Friday, 3 August 2012

New ISBS constitution and board: About the election drama

Yesterday I posted "New ISBS constitution and board: About a backroom deal", and here, as promised yesterday, comes "New ISBS constitution and board: About the election drama". See also the documents on the pages of the International Society for Biosemiotic Studies (ISBS), namely a brief report from the General Assemby of the ISBS held on July 20 in Tartu, Estonia (under the 12th gathering in biosemiotics) and the new ISBS constitution.

This piece of paper was prepared, but not submitted anywhere, since our alternative proposal for members of the board was presented orally and all names proposed written on the black board in the auditorium where the General Assembly took place. All three of us - Gerald Ostdiek, Joachim de Beule and me, were up there. It was Gerald who got the idea a couple of hours earlier - that we should propose a new board consisting only of 'younger' scholars, given that arguably the true strength of a group of learned people depends on their ability to transfer power to a new generation. Generational transitions, in other words, and how smooth they are, are a measure of organisational success. The background in ISBS' case was also that all of the few who had been involved in recent conflicts were of the elder generation (including founders of the field of biosemiotics). During dinner that day (July 20th) I decided to support Gerald's idea, and the two of us made the list shown above. Straight before the General Assembly Joachim joined forces with us.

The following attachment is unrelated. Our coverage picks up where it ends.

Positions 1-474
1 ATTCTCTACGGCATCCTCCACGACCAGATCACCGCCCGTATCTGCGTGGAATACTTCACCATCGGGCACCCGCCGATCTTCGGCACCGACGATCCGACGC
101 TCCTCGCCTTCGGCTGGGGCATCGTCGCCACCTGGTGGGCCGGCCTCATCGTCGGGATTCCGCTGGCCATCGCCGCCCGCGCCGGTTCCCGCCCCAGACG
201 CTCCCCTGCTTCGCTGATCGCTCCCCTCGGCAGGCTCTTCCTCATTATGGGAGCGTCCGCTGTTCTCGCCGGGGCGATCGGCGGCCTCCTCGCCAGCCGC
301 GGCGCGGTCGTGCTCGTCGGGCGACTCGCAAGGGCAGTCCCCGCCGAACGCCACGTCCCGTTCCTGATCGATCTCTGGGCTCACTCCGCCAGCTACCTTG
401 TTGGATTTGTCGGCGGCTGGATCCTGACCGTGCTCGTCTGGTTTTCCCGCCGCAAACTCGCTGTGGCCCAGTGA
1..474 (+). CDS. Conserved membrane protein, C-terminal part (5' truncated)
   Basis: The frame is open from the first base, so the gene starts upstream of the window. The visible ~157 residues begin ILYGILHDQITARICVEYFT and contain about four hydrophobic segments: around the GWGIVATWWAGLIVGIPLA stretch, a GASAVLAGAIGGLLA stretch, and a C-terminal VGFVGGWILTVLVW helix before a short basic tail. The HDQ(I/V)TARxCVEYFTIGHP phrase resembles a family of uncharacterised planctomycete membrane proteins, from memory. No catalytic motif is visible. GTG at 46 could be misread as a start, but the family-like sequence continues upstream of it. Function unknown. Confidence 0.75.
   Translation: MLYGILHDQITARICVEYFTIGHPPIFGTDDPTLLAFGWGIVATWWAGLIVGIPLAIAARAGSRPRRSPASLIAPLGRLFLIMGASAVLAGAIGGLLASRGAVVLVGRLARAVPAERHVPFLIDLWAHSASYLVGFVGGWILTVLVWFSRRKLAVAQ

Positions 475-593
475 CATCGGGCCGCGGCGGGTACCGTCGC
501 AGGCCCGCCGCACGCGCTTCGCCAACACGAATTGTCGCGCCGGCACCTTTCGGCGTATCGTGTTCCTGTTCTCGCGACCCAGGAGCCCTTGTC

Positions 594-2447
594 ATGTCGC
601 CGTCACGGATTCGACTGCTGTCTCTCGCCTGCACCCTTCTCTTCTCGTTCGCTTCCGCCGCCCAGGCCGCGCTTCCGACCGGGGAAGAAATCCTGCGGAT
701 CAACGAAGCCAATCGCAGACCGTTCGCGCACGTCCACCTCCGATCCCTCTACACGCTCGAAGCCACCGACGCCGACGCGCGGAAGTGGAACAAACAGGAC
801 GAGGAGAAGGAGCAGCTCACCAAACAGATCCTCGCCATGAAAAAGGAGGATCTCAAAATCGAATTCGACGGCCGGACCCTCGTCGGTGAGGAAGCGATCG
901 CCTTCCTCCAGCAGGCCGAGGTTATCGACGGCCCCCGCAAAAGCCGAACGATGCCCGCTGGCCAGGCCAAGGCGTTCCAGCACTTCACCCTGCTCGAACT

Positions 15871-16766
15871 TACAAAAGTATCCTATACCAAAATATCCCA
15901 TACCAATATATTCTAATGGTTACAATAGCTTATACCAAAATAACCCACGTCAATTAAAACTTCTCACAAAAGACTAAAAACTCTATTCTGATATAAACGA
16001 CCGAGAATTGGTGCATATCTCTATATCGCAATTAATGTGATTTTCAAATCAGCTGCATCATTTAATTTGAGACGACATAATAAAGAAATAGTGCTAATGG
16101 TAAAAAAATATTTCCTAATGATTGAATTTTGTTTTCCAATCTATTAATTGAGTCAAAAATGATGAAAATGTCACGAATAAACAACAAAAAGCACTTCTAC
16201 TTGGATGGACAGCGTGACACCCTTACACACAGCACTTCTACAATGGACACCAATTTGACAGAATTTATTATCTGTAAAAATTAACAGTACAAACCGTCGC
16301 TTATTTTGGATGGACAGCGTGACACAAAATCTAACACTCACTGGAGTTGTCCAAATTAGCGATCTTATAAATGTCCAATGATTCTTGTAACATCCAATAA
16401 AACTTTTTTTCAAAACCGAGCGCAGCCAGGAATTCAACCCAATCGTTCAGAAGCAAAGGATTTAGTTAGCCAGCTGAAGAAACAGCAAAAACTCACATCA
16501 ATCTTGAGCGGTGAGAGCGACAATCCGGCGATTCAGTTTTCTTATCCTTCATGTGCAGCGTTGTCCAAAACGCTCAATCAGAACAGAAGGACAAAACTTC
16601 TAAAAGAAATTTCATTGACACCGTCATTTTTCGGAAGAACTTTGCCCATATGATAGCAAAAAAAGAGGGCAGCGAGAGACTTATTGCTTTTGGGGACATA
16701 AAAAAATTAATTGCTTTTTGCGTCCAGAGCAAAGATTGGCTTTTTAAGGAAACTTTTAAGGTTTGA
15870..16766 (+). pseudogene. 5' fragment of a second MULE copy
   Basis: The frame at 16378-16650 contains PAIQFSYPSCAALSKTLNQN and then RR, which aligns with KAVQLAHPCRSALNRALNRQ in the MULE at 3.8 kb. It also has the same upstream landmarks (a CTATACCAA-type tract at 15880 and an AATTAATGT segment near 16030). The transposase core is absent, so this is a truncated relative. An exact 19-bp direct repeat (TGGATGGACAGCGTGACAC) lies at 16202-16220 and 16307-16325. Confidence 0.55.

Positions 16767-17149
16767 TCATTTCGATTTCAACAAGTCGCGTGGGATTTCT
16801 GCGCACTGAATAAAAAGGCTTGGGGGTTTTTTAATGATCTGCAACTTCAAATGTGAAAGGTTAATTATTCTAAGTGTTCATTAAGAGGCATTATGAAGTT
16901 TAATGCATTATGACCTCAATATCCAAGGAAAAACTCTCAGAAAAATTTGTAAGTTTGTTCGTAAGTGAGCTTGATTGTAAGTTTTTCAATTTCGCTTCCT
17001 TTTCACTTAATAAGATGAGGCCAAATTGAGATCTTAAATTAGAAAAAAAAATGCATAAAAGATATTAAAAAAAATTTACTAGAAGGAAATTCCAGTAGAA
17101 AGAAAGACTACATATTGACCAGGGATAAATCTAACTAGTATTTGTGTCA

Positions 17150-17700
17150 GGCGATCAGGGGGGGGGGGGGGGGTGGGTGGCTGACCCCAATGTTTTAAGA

We were first of all motivated by the fact that the old board would only allow full lists of candidates, not individual nominations. Individual nominations would by far be preferable. But without that option, we thought the General Assembly should at the very least be given a choice, so that we could have a proper election, rather than just rubber-stamping the pre-made proposal of the board (which, notably, was only made public at the General Assemby). All this secrecy did not benefit anyone - and certainly not the members' trust in the board.

As can be read in Sara Cannizzaro's report from the General Assembly, the board's proposal ("List A") won with 37 votes, versus 12 votes for our "List B" and 10 blank votes. This implies that the board's proposal got 63% of the votes, our proposal 20% and that 17% voted blank.

Were we disappointed? Perhaps a bit silent at first. Given that Anton Markoš came out against our proposal (we had hoped for his support, since he had talked about the need for new people), as did Timo Maran (anything else would have been disloyal, given that he was nominated as Vice-President by the old board), and that only Marcello Barbieri of the biggest names explicitly supported us, we could not have expected many more votes than we got. But then, towards the end of the General Assembly and after the meeting, we all realised how the mood in the room had changed, after half an hour of presentation and discussion of our alternative nominations (where, notably, seven out of eleven people were in both proposals). To the better, for sure. So we thought our primary objectives had been achieved: To give people a proper election, to make the ISBS a little more democratic, and not least to give discontent a chance to be uttered and made visible.

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